Even in the unpredictable, anything-goes world of March Madness, this is a Final Four nobody saw coming.
Kentucky, Connecticut, Butler and Virginia Commonwealth - the improbable, the implausible, the unthinkable and the downright unimaginable.
In one game Saturday in Houston, No. 4 seed Kentucky will play No. 3 Connecticut - not a completely absurd thought as a Final Four matchup, though hardly a popular pick given their up-and-down regular seasons.
In the other game, it will be No. 11 Virginia Commonwealth against No. 8 Butler - the team that was almost universally panned when its name was called on Selection Sunday against the defending national runner-up from a 4,500-student campus whose amazing success story had supposedly run its course.
"It never gets old," Bulldogs senior Matt Howard said.
Nor does the NCAA tournament, the three-week office pool that places the so-called experts on even footing with those who fill out brackets because they like a team's colors or its mascot.
Anything goes. Anyone can win.
And never has that been more true than this year.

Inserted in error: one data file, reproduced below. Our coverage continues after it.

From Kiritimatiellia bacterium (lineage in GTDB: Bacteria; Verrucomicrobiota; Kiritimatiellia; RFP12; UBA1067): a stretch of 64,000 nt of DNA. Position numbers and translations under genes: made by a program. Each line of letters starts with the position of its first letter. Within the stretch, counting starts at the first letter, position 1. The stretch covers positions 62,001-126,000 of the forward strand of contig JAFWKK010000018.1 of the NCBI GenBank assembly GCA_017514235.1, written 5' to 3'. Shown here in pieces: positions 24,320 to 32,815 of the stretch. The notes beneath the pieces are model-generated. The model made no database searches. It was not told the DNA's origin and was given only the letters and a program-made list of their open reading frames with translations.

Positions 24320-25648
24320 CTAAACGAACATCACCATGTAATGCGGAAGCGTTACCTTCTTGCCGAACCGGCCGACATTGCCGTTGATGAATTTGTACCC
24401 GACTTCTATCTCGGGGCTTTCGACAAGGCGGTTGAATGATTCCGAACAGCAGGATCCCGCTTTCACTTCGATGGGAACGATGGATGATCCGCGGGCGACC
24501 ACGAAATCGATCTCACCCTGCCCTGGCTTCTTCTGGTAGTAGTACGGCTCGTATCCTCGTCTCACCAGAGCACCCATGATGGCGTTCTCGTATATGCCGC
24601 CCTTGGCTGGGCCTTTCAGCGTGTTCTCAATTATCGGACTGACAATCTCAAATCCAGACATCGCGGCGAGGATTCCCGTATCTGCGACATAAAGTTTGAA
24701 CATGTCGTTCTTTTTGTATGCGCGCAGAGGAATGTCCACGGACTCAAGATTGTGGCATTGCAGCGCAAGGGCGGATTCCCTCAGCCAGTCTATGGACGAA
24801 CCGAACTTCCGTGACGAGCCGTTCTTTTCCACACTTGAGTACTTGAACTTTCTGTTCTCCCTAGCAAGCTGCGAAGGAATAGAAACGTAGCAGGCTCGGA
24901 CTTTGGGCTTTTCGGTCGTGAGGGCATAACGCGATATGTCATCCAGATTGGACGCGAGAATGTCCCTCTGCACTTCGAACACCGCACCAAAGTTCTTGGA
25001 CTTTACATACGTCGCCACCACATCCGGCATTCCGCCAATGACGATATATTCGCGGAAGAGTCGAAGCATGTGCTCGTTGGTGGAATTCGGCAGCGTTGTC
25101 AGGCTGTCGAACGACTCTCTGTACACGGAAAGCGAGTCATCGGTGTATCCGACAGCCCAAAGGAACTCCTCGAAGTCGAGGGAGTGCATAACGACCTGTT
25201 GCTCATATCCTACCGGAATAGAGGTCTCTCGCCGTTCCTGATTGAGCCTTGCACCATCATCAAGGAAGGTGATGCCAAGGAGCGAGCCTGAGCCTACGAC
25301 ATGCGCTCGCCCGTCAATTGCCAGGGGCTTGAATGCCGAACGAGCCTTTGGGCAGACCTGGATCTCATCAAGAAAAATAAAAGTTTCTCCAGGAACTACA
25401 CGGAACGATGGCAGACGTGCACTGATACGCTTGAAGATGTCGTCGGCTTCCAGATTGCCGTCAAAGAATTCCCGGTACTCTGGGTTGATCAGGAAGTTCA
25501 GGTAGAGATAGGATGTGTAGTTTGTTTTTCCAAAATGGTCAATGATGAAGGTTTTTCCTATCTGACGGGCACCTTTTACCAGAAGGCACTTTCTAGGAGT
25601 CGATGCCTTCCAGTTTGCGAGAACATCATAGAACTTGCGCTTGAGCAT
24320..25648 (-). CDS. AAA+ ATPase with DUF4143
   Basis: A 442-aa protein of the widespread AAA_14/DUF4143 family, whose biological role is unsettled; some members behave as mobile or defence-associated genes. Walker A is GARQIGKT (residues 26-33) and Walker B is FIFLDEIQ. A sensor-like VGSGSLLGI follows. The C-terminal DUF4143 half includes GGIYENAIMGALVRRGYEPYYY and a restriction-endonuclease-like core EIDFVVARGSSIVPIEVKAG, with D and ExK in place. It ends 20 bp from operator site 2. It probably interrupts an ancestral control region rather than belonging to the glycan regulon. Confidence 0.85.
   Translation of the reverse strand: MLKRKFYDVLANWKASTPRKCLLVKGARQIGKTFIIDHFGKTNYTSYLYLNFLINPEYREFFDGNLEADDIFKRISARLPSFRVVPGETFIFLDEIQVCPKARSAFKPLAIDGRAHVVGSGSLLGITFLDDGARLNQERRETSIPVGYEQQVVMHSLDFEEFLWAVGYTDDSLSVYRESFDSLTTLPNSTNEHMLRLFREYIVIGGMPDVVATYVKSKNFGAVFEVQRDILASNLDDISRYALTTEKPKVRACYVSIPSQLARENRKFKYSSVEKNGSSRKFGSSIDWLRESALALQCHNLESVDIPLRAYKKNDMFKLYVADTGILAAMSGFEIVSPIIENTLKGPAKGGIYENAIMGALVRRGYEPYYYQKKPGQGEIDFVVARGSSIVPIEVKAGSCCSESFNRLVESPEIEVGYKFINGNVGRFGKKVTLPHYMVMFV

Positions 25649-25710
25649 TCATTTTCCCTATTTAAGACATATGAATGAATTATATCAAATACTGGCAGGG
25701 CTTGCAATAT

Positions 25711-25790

Four teams with a combined 37 losses.
Four teams whose combined seeding equals 26, breaking the record of 22 in 2000.
Not a single No. 1 seed for only the second time since seeding began in 1979 and, according to STATS LLC., the first time no 1 or 2 seed will be there.
ESPN, which sponsors one of the country's biggest bracket tournaments, said out of 5.9 million entries, only two had this foursome making its way to Houston.
"I think what it does as much as anything, it just puts a spin on the NCAA tournament," said Kansas coach Bill Self after his top-seeded team lost 71-61 to VCU. "It's wild. ... Because seeds are so overrated. It's about matchups. And their players could play for us any day."
VCU (28-11) got up early on Kansas and never looked back, an upset winner in a tournament that's all about underdogs.
"Our guys have done a phenomenal job of putting all the doubters aside, putting all the people that didn't believe in us aside and going out and doing their job," VCU coach Shaka Smart said.
The Rams are the third No. 11 seed to make the Final Four and the first since George Mason in 2006, also of the Colonial Athletic Conference. But the Rams are the first ever that will need to win seven games - not the usual six - to make it all the way through the NCAA tournament. They were one of the last at-large teams to make the newfangled 68-team field. They played in the new "First Four" - an extra round added as part of the NCAA's new $10.8 billion TV deal.
Now they're in the Final Four.